In our modern era of "always on" awareness, no amount of yoga can negate the fact that it's hard to find a momet's peace and quiet. Cabaret performer Anya Anastasia and gravel-voiced musician Gareth Chin present an hour of cannot-escapism which starts with lofty expectations. Anastasia descends the stairs donning a headpiece of smartphone-ended antlers, demanding her audience react. She owns the room, live-streaming her entrance, and in the process creating a commanding double presence.
That's where The Executioners really works, when it focusses on the sensory overload which is threatening to hypernormalise violence on a terrifying level. Anastasia mocks social activism with a bubbly persona. She plays the kind of person who Instagrams every KeepCup they own. Her continual mantra of "it's okay" acknowledges just how ineffectual the endeavour is – and unfortunately that ineffectuality bleeds into the show itself.
Anastasia has a beautiful singing voice, hauntingly delicate as she performs a touchingly sincere ballad. It's the tongue-in-cheek stuff that doesn't quite impact the way it could. Too often the lyrics merge into one, and with similarly quirky melodies it's hard to really distinguish any in hindsight. Anastasia hits the familiar punchlines of slacktivism and churns out tired jokes (particularly when it comes to pop culture) as a result.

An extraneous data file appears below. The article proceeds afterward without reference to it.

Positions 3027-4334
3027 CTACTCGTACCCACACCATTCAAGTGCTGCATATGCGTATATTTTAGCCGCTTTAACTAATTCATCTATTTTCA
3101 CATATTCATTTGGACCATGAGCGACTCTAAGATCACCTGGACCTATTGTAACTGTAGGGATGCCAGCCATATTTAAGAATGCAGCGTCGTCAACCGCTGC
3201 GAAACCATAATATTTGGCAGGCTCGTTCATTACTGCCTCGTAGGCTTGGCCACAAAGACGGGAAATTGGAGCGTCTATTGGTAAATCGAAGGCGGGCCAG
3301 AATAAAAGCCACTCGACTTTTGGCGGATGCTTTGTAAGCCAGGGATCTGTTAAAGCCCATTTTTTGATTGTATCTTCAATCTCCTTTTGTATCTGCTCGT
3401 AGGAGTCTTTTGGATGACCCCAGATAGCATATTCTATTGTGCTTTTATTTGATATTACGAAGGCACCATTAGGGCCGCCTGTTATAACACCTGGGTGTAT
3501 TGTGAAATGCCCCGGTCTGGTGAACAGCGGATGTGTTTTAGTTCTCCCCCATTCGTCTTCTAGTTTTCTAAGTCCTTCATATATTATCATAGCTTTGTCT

There are hints of nuance which suggest there's a more polished show here. As it stands, The Executioners's all a bit too on the nose when it comes to social commentary: the equivalent of adding another angry react to a Facebook timeline of similar voices, rather than standing out.